This I believe.

But in this world, people believe almost anything. Anything at all.

Blame it on the attraction of distraction. Hard answers aren’t easily found and it’s tempting to settle for not quite enough.

An ABC News Survey reports that 91% of Americans say they believe in God. That’s the right thing to do. It seems safe to conjecture that a similar percentage would condemn strangling orphans, eating hair or drinking Draino, while affirming Motherhood, Brotherhood and, for Social Progressives, Robin Hood. These things, if of lesser importance, enjoy similar propriety. Yet that of the most supreme relevance is least and last understood. Around the world, tens of millions have died for that of which they actually know next to nothing, “belief” placing a definable, perilous limitation on knowledge. Such universal martyrs have been on all sides, in all places, at all times – tragically ubiquitous.

Did you know we’ll all be naked in Heaven? That’s how Michelangelo saw things. Angels at all angles!

“My soul can find no staircase to heaven unless it be through earth’s loveliness” — Buonarroti Michelangelo- (1504)

Michelangelo’s Sistine Chapel masterpiece in the Vatican heart of Roman Catholicism was a swirling, twirling batch of bare bodies, fig leaves added only in later times to spare the blushes of Catholic clergy. Buonarroti Michelangelo is generally considered the creator of the Renaissance, an era that followed the Middle Ages and preceded the Reformation, roughly the 14th through the 16th century. Its primary feature was the revival of intellectual exploration through the advancement of science.

Here’s e-mail from Michael Moore – whom I unleashed upon an unsuspecting public over Flint radio stations in the late ‘70’s.

“Peter! I just had this weird cool thought. I don’t think any of us realize just how momentous the whole time was and not just in the context of . “Oh, wow! That was “The ‘60’s!” — I honestly believe that historians and anthropologists will look at our time the way we look at The Renaissance and that these moments only occur every few hundred years.”

In the 40th Anniversary Edition of Rolling Stone Magazine, Michael elaborated:

“I wouldn’t have been able to do what I’ve done if I hadn’t grown-up in an area that had such a vibrant and rebellious political and cultural scene. Everyone knows about Woodstock, but we had our own mini-Wood stock every Wednesday, every summer, just outside Flint. It was called Wild Wednesday. Thousands would show up. And out of that grew the protests. It wasn’t like, “Here’s the political thing.” It was all woven together. When you said Rock & Roll, it wasn’t just the music. You meant it as a way of life, as a coat of armor against everything that was coming at you. In my mind, there would be no “Roger & Me”, no “Fahrenheit 9/11” if I had not been one of thousands participating in those moments. And the millions who see my films carry that with them as well. They are there at Wild Wednesday too.”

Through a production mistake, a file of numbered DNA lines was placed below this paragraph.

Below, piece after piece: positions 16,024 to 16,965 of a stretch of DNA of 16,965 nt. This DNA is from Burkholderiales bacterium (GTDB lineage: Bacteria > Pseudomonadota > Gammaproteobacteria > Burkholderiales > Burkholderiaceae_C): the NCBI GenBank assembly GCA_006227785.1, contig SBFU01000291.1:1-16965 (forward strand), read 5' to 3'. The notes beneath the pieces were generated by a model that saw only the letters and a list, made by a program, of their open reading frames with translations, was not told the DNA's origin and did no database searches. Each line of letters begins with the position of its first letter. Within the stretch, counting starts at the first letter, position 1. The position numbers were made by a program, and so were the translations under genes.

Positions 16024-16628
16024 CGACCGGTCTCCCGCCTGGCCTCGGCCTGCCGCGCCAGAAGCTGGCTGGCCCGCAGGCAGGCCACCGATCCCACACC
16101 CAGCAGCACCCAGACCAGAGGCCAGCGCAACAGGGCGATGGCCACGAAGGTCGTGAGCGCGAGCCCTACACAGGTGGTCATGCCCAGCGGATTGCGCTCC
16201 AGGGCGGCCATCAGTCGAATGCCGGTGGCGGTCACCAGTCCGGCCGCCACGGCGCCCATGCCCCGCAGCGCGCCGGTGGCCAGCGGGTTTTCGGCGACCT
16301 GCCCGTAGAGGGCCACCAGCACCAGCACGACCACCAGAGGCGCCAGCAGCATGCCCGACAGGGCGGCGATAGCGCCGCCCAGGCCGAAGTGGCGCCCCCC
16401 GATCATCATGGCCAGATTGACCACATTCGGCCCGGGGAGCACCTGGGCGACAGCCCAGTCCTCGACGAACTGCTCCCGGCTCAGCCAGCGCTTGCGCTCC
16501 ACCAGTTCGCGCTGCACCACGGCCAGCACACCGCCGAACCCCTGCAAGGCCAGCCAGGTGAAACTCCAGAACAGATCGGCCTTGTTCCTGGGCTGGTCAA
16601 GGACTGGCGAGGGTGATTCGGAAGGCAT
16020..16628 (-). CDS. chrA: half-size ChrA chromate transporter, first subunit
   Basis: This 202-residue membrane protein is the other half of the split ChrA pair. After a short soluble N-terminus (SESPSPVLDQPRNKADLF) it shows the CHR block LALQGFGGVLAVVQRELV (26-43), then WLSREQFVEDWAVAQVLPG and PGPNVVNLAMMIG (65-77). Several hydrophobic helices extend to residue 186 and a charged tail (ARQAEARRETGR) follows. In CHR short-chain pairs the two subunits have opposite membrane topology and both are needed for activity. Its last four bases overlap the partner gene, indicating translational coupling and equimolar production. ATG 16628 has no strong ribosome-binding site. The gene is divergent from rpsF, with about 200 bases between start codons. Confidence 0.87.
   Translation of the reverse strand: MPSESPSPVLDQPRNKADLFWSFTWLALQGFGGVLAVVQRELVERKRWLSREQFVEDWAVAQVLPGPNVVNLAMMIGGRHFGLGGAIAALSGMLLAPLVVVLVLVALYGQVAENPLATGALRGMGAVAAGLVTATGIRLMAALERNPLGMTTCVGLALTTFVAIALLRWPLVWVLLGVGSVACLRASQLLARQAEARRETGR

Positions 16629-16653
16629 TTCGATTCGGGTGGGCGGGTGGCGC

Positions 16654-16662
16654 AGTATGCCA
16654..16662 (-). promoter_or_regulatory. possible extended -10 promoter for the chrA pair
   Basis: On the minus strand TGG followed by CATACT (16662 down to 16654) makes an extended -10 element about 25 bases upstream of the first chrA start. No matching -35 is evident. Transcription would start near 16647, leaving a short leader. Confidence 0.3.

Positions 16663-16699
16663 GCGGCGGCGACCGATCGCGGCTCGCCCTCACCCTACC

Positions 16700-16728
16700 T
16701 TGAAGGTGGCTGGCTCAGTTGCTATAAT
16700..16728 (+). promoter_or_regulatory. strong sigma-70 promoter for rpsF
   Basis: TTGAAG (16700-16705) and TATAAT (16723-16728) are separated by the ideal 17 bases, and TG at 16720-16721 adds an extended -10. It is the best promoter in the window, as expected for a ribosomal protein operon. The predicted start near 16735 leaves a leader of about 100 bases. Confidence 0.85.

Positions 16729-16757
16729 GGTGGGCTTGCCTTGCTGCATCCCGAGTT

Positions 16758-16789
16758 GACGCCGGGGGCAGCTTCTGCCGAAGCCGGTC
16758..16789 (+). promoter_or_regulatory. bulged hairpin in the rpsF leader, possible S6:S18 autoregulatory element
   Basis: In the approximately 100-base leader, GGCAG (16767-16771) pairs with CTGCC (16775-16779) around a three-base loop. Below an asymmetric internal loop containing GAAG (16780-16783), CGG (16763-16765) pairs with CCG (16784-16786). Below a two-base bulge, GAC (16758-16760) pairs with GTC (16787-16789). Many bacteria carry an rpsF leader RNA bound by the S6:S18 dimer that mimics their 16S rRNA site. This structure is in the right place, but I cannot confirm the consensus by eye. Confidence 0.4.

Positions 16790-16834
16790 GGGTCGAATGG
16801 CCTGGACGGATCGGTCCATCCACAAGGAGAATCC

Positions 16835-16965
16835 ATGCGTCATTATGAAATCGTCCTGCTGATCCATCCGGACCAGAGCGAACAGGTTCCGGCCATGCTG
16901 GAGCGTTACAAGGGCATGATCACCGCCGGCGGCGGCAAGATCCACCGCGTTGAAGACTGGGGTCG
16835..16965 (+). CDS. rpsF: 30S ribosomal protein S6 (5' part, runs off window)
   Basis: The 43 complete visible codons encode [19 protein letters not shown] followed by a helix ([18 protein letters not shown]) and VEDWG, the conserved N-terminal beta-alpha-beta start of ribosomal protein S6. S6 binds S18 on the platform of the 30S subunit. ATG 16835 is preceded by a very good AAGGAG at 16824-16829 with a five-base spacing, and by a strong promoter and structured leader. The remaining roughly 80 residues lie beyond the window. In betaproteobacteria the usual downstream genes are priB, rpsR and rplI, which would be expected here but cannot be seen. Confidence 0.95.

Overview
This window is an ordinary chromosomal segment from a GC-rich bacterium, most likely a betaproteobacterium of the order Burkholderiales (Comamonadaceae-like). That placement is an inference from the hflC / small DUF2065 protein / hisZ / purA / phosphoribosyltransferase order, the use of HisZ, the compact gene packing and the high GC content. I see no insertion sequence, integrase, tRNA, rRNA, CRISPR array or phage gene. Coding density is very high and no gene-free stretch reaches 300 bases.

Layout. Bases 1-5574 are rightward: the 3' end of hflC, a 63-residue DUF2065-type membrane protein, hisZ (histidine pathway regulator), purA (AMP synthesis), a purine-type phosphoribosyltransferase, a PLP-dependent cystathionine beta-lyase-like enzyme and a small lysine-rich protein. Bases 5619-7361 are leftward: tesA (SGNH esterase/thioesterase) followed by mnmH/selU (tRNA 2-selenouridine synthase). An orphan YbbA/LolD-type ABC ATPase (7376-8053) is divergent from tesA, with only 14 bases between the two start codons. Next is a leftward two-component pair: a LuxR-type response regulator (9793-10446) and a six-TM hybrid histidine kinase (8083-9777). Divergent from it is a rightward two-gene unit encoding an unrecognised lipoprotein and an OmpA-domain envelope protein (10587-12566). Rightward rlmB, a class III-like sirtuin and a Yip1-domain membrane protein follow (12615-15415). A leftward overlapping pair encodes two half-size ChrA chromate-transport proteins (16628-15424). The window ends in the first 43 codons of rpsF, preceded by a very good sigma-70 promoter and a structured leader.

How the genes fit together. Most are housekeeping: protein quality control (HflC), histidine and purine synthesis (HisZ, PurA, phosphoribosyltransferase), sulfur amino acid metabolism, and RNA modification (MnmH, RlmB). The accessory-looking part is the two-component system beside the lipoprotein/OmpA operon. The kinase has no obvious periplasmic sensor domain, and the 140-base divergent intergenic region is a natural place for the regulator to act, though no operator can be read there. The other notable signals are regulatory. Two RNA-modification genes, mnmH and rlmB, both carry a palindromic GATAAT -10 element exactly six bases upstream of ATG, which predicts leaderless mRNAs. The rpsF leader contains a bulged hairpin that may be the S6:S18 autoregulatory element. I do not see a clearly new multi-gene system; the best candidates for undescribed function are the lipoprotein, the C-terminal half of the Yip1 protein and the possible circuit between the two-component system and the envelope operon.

I agree with my friend Mike, whose latest book, “Here Comes Trouble” is being released this week. He’ll be signing copies up in San Francisco tomorrow and Saturday (9/16 & 9/17) and down in LA next Tuesday (9/20.)

There’s more about Michael and Flint and Rock ‘n Roll through the years at

Rock & Roll Hall of Fame

September 2, 2011


September 1, 2011

Peter C. Cavanaugh is in the Rock and Roll Hall of Fame.

The Rock and Roll Hall of Fame and Museum in Cleveland has just unveiled a complete Museum redesign that tells the story of rock and roll in a more linear fashion and updates all museum technology to state-of-the-art including the interactive kiosks On the Air: Rock and Roll and Radio. Mr. Cavanaugh and his impact on rock music are featured in this exhibit.

At the age of sixteen in 1957, Peter C. Cavanaugh enjoyed a fifty-eight percent total audience share on his hometown station — WNDR in Syracuse. He maintained unequaled market dominance for years over WTAC in Flint before leaving the airwaves to become President of the station in 1977. His book “Local DJ” tracks Cavanaugh’s radio adventures through time — as well as promoting and producing literally hundreds of early concerts with the likes of Chuck Berry, The Rolling Stones, Jimi Hendrix, The Who, Bob Seger, Ted Nugent, Alice Cooper, Kiss and AC/DC.

As Executive Vice President of Reams Broadcasting, Peter ran a seven station radio group which included the top-rated Rock ‘n’ Roll stations in America — WWCK in Flint (Spring ‘84) and WIOT in Toledo (Winter ‘91). Mr. Cavanaugh is former Chairman of the NBC Source Board, President of the ABC Radio Affiliates Board and President of the Flint Area Advertising Federation. Peter lives in Oakhurst, California, with his wife, Eileen.

“Of all who had a major influence on me while growing up in the Midwest, none matched the audaciousness, tenacity and gonzo-like behavior of Peter Cavanaugh. He was more than just the rock ‘n roll guru who gave America its first encounters with The Who, Bob Seger and all the great Detroit bands (Ted Nugent, Alice Cooper, MC5, etc.) He was the one who taught me how to go up against the powers-that-be and live to tell all. Thank you, Peter Cavanaugh, for saving a generation of Flint kids from the likes of Pat Boone” — Michael Moore

The On the Air: Rock and Roll and Radio kiosks are located in the Museum’s Ahmet Ertegun Hall in the Cities and Sounds gallery.